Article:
Vive la différence
The Conservative and Labour share of the total vote in Thursday’s UK General Election reached 82.4%. That was the most The Grand Old Parties have polled since they took 89% between them in the 1970 General Election.
It seems likely that the two rounds of voting in France’s Legislative Elections (11 and 18 June) will enable La République en Marche (LREM), President Macron’s party, to win at least 350 (maybe as many as 400) of the 577 seats in the National Assembly. The largest of the opposition parties (the centre-right Républicains) could get 100+ seats, with the balance split between the Socialists, the Front National and the hard left .
If that’s anything like the final result, France will have enabled what must surely be the fastest and most overwhelming political breakthrough in any democracy. Macron founded his movement En Marche on 6 April 2016, and (after several months non-stop publicity) finally resigned as Minister of the Economy on 30 August 2016. And now comes the difficult bit.
There’s ‘civil society’ and ‘civil society’
Le Monde has carried out a detailed analysis of those LREM candidates. They’re supposed to represent 50% of those who have never had public office. And if you exclude those who have previously either (unsuccessfully) been candidates for election or some sort of political adviser, it’s still not too far removed from 50%.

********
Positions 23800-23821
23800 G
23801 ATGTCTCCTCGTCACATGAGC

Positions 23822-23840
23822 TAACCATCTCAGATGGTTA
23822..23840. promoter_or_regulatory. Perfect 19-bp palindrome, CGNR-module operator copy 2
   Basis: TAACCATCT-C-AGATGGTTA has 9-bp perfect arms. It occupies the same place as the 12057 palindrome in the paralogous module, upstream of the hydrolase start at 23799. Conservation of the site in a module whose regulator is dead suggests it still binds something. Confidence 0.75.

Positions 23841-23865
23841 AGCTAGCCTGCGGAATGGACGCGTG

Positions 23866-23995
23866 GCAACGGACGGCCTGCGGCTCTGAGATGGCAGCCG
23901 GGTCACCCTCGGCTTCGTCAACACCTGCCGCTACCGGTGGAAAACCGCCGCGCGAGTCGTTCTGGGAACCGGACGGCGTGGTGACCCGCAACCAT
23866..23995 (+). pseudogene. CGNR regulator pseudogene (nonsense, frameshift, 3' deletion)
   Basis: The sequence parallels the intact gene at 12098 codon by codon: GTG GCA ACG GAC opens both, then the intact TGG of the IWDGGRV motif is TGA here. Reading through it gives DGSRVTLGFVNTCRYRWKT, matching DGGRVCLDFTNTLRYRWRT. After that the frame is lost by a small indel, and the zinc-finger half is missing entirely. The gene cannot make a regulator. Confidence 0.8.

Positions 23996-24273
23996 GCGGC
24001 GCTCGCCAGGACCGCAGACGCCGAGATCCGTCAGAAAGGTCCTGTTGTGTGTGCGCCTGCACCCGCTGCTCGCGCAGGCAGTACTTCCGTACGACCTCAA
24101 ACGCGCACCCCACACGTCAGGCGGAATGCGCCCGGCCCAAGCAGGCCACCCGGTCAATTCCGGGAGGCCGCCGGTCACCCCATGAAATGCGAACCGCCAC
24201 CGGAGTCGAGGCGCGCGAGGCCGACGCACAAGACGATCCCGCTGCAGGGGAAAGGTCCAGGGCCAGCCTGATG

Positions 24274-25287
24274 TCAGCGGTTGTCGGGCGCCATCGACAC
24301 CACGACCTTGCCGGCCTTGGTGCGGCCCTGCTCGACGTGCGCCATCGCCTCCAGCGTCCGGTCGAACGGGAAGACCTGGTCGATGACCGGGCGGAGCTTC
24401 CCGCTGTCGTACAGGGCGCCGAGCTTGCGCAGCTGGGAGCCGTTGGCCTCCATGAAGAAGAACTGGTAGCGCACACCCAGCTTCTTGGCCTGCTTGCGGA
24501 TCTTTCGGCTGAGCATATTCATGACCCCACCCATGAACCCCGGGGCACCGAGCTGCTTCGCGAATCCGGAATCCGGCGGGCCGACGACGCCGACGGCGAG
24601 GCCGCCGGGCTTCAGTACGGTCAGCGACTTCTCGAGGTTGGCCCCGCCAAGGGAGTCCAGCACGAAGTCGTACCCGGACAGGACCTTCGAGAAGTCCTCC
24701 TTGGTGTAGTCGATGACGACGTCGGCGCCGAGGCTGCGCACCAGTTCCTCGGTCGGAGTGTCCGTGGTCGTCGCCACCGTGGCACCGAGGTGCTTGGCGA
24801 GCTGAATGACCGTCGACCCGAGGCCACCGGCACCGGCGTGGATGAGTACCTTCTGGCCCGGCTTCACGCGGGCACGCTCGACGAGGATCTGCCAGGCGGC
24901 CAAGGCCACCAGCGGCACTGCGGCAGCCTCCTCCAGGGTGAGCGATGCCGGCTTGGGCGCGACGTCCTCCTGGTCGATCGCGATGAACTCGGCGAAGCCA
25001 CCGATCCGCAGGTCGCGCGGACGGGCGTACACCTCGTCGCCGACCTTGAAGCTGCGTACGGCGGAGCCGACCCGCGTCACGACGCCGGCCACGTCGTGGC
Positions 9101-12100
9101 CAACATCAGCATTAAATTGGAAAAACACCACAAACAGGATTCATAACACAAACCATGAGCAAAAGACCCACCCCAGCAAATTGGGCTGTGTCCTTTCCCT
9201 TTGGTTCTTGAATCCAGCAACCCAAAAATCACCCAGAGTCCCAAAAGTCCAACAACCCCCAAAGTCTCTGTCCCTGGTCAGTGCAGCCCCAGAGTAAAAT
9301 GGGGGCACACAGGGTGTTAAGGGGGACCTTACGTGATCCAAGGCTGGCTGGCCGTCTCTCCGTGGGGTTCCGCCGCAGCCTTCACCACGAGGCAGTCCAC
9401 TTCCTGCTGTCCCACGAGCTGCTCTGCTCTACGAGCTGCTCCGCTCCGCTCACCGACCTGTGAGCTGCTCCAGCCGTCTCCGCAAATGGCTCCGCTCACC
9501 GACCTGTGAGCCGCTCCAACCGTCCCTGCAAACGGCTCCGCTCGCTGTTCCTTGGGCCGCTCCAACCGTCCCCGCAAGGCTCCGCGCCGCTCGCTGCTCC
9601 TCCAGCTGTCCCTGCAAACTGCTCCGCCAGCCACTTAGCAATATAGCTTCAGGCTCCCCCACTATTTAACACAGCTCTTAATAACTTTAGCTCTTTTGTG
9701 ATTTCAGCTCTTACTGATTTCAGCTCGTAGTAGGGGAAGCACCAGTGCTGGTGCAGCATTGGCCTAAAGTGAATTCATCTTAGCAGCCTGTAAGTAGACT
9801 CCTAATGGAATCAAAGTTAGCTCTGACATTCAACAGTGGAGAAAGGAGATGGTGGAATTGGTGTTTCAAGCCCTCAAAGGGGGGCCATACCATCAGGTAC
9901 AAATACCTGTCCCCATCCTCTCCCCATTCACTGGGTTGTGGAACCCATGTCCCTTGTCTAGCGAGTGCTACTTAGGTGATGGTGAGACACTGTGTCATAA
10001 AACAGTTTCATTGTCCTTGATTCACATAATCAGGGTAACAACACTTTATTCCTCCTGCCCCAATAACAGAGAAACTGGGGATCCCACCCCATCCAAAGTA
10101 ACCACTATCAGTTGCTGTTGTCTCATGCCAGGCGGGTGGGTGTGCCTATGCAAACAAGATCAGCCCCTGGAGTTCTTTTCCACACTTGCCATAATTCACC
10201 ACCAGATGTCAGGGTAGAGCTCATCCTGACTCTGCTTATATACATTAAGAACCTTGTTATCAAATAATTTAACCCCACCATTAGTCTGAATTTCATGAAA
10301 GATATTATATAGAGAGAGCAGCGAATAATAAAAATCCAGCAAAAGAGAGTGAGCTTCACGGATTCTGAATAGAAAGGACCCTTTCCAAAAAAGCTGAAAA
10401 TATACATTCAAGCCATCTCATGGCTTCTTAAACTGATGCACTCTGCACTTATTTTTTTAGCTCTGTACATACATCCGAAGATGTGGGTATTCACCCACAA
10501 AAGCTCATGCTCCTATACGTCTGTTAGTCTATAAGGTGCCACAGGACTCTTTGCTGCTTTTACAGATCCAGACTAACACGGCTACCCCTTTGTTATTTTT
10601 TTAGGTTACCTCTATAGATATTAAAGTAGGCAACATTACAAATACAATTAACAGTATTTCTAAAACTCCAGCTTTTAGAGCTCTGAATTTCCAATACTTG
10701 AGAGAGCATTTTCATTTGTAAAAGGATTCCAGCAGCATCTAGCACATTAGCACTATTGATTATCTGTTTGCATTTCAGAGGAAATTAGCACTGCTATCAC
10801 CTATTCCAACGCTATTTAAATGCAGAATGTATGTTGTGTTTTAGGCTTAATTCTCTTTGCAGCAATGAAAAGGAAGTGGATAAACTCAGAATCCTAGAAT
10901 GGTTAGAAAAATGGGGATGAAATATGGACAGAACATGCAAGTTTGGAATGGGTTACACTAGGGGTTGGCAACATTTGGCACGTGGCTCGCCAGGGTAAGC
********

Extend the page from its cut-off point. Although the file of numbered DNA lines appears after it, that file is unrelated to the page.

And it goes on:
There’s a bullfighter (female) and a mathematician (male). A judge, 2 fire officers, photographer, theologian, hairdresser, professional handball player (female) and a golfer. And then there’s 87 teachers, 52 health workers (from doctors to nurses to laboratory directors), 11 agricultural workers and 36 lawyers. Just TWO industrial workers. And 71 involved in some sort of ‘consultancy’.
A quick resume on how the Legislative Elections work
In each of the 577 constituencies, anyone who gets 50%+ of votes cast in Round 1 is elected automatically … provided that represents 25%+ of registered voters in their area.
Otherwise, the top 2 candidates automatically go through to a run off in Round 2 next Sunday … as well as any other candidate who got 12.5%+ of the registered votes. The winner of that Round 2 vote is the Député of that constituency.
Continuing Matters Judicial (episode 94)
On Friday, the Paris judicial authorities announced an enquiry into the employment of Euro-assistants by LREM’s ‘partner party’ MoDem and whether they were properly employed on Euro-matters, or matters rather closer to home. Vigorous MoDem denials.
But it’s a bit more than just another tedious set of accusations of gravy-train supping.
According to investigative website Mediapart, MoDem’s leader, Bayrou [the man who decided not to stand against Macron during the campaign at a critical moment; his ‘reward’ being lots of MoDem candidates not having to face LREM candidates … as well as the handy sinecure of Minister of Justice] phoned a Director of Radio France to complain about journalists’ methods following up the story. Bayrou told AFP that he had said to Radio France‘s Director of Investigative Journalism that MoDem’s young female employees felt they were being harassed by being phoned on their private cellphones. Bayrou said he had phoned Radio France as a ‘citizen’ and not as Minister of Justice warning off someone with threats of prosecution for harassment.